The above described threshold control process enables the value of the threshold M(th) to be adaptively modified during data writing to approach the ideal situation illustrated in FIG. 3A. As will be seen below the same threshold control process is effective to adaptively modify the corresponding threshold used to initiate a new data reading operation during transfer of data from tape to the host.
FIG. 5 is a diagram similar to that of FIG. 2 showing tape position as a function of time during a data reading phase in which data is being read off the tape at a transfer rate faster than that at which it is being sent to the host requesting the data. More particularly, in time period T10 to T11 the tape is being advanced at a constant speed and dam is being read off into the data buffer 20. At time T11 the data buffer becomes full (in the sense that there is inadequate space to hold a further data block on the tape); at this time the current read operation is terminated and the tape repositioned for a subsequent such operation (period T11 to T12). The tape is then stopped and time wasting effected for a period T12 to T13. In due course a new read operation is instigated at time T13 and the tape is accelerated to reading speed and positioned such that the next data to be read follows on from that last read. At the time T14 data reading recommences; at time T15 a first block of data has been read from the tape and is available for transfer to the host. The time interval T14 to T15 will generally be greater than the time interval T4 to T5 in FIG. 2 since the time necessary to free up a block of data during data writing is simply the time needed to write this block to tape whereas the time needed to provide a block worth of dam ready for output during data reading is the time needed to read this data from the tape plus any extra time needed to process this data ready for sending out--in the present example, this processing includes processing carried out by the control processor 14. FIGS. 6A and 6B show the state of the buffer memory 20 during a data reading and correspond to FIGS. 3B and 3C respectively. However, it should be noted that the ordinate axis in FIGS. 6A and 6B represent the amount of buffer memory not occupied by data ready for transfer to the host rather than the amount of buffer memory occupied by data received from the host as in the case in FIGS. 3B and 3C.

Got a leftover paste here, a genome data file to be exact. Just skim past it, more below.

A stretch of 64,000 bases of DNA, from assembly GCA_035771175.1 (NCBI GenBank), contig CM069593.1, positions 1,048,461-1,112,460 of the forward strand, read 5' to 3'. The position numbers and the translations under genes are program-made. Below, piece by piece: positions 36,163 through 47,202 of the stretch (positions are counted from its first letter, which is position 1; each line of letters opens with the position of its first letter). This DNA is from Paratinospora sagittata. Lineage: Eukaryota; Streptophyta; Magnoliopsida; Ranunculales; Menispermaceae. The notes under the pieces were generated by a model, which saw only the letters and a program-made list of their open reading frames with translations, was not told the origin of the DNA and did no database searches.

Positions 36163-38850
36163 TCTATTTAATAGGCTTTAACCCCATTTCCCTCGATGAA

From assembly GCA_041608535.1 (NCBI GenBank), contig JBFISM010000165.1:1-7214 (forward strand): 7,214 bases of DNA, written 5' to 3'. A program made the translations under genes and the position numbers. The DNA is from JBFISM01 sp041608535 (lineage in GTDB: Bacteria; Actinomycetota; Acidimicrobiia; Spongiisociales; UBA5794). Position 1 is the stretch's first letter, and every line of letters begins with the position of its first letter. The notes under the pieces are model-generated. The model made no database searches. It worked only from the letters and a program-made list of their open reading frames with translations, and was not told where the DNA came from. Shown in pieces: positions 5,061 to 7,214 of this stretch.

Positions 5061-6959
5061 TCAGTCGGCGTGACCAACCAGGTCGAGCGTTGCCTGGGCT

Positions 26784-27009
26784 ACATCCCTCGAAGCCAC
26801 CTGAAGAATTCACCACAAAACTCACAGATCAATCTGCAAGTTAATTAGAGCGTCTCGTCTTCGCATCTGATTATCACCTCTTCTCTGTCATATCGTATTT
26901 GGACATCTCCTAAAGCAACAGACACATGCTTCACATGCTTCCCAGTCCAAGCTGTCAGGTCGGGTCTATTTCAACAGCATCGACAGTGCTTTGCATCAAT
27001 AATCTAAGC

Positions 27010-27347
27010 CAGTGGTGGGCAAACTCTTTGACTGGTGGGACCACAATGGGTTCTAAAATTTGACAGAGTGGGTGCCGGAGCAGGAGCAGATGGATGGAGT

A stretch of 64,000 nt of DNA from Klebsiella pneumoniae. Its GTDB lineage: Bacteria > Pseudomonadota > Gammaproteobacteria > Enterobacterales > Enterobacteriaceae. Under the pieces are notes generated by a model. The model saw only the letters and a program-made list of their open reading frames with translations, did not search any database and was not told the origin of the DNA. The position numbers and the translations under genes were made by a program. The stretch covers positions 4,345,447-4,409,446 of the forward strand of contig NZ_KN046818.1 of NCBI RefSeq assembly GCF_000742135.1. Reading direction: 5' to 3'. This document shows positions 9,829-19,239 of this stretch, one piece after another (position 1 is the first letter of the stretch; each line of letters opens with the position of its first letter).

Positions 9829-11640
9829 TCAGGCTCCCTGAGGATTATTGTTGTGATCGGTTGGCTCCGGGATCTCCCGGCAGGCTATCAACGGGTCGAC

In FIGS. 6A and 6B, whilst data is being read from the tape (period T10 to T11 and period T14 onwards) the amount of memory not occupied by data ready to send to the host decreases in steps corresponding to the size of the blocks transferred from the tape. As before the effect of transfer of data between the drive and the host is shown by a continuously sloping line causing a continual increase in the amount of buffer memory not occupied by data ready to transfer to the host. In FIG. 6A, the threshold at which a new read operation is instigated is set too high so that the buffer becomes emptied of data ready to transfer to the host before additional such data is available from the tape. In FIG. 6B, the opposite situation is illustrated where the buffer threshold is set too low so that the buffer still has data ready for transfer to the host at time T15C when such data is made available from the tape.
In adaptively controlling the threshold used to instigate a new read operation, the same parameter m is monitored as for instigating a new data write operation. This parameter m is the amount of externally-useful memory, that is the amount of buffer memory 20 that holds data ready for transfer to the host. As for data writing, in the case of data reading the threshold is defined in terms of a particular value for the parameter m and the adaptive determination of the threshold value M(th) is effected using the same measurements of the parameter m and the time variable t as for data writing. Thus the relevant parameters are:
N(start)--the value of the externally-useful memory amount upon instigation of a new read operation;
M(unused)--the value of the externally useful memory amount m at time T15 when the first block read from tape during a new read operation is available for transfer up to the host;
T(none)--the point in time when no data is ready for transfer up to the host (this event may not occur);
T(more)--the point in time T15 when the first block read from tape during a new reading operation is ready for transfer to the host;
R(mean)--the mean rate of dam transfer from the tape drive to the host.
The process for adaptively determining successive values of M(th) during data reading is then the same as that for data writing and the control process 30 illustrated in FIG. 4 is applicable to both situations.